A recent Gallup poll found that just 44% of Americans have a written last will and testament, meaning that more than half of Americans will leave no indication as to how assets should be handled upon their death. Sadly, dying without a plan in place or even an ill-conceived plan only serves to increase stress for heirs, who in addition to grieving the loss of a loved one, are forced to deal with the hassle and complexity of the estate settlement process. A common misconception is that only the ultra-wealthy need an estate plan. Another common mistake is to believe that once an estate plan is created, it will never need to be revisited. This is simply not the case. There are several reasons to act now to prepare for the inevitable.
Who should worry about estate planning, and why?
Estate planning is important for everyone to consider, regardless of wealth, because it involves more than just money. Age and/or illness often lead to the need for others to step in to assist with financial and health care matters. Even if that doesn’t occur, everyone should have a plan in place for the distribution of assets upon death.
What is an “estate plan?”
At a minimum, an effective estate plan consists of the basic legal documents that give direction as to what should occur at various life stages, particularly at the end of life.
- Financial power of attorney
- Health care directives (health care power of attorney, living will, health care information release)
- Last will and testament
Each document serves a particular purpose. A financial power of attorney enables an agent or agents to act on behalf of another person with respect to financial matters. Health care directives allow an agent to do the same with respect to health care decisions. These documents are effective only during the lifetime of the individual.
A last will and testament controls the disposition of probate assets – generally, assets titled in one’s individual name at the time of their death. A will can also appoint a guardian for minor children. A will takes effect at the time of death. A trust controls the disposition of assets titled in the name of the trust or assets that pass into the trust upon death. A trust can be effective both during one’s lifetime and after death.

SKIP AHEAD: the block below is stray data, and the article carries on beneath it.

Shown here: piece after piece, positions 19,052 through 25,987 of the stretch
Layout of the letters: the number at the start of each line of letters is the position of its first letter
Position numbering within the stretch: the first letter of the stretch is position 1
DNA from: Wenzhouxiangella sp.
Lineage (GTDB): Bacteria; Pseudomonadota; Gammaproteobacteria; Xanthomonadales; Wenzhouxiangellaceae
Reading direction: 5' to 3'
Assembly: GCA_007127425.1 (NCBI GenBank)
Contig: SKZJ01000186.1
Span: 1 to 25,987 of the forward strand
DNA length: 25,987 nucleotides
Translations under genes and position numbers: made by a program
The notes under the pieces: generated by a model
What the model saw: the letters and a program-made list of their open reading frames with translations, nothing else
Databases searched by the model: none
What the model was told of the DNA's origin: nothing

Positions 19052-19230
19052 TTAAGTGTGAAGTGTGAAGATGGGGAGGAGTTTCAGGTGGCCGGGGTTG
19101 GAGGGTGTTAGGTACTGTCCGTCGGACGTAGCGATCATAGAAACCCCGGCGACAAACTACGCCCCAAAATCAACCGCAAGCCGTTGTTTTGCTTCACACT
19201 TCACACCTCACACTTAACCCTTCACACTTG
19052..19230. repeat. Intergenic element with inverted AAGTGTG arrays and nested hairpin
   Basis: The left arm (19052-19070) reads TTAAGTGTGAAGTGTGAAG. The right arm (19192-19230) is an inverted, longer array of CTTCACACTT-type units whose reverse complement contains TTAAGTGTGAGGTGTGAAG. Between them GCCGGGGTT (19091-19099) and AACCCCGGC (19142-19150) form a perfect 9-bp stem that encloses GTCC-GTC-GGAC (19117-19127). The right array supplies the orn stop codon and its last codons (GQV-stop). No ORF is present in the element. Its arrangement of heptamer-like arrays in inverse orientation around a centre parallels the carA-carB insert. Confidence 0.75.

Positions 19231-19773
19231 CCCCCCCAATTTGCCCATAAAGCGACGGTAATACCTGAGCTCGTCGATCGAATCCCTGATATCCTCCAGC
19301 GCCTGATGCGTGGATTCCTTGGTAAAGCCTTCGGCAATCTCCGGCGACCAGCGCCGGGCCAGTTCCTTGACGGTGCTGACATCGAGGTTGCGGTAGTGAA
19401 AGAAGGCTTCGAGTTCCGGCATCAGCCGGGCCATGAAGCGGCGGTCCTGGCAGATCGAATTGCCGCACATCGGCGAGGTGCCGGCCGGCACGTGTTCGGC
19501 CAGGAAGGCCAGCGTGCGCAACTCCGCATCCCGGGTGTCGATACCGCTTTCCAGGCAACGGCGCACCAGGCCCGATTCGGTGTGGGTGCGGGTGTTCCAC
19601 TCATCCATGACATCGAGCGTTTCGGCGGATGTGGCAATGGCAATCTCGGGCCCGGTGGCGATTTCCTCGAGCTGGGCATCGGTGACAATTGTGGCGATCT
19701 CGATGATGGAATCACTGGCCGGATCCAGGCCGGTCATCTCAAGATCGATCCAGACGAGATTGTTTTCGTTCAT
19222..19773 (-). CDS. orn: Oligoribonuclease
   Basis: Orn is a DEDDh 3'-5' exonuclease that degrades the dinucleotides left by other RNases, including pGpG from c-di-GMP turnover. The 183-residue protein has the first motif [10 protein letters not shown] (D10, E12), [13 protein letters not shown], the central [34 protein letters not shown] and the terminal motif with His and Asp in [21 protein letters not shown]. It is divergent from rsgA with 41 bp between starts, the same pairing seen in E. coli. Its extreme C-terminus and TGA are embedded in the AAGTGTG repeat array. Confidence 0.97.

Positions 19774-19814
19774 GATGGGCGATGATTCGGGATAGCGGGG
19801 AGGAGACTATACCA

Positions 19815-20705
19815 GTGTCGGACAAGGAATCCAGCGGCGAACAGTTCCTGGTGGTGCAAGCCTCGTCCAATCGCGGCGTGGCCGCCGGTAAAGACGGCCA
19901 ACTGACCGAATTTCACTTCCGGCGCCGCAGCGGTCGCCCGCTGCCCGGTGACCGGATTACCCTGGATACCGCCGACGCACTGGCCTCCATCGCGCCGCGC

When should I begin thinking about estate planning? If I have an estate plan in place, when should I review it again?
Certain life events create good opportunities to create or revisit estate plan documents. Some examples are:
- Death of a loved one
- Substantial change in assets
Is it time for an estate plan check-up?
- Birth or adoption
- Change in health
- Change in family circumstances
Three Key Questions
- How much of your assets do you need to retain during your lifetime to feel financially secure?
- How much wealth do you want to transfer to your family, and how and when should it be transferred given your family’s unique circumstances?
- With what’s left, how much should be given to charity?
Our focus is to help answer these questions and create a plan that will achieve your specific goals. When the time comes to write these documents, we partner with clients and estate planning attorneys to ensure the documents are aligned with client objectives.
Asset titling is another critical piece of every estate plan. Appropriately naming investment and bank accounts along with personal assets and real estate can greatly simplify matters for your heirs. In addition, it is critical to confirm and frequently review all beneficiary designations for retirement assets and insurance policies. For many people, beneficiary designations are the most important part of the estate plan.
Johnson Investment Counsel and Johnson Trust Company are well positioned to assist with the estate planning process. If you have questions of your own, reach out to us.
(Image source: estateplanning.com)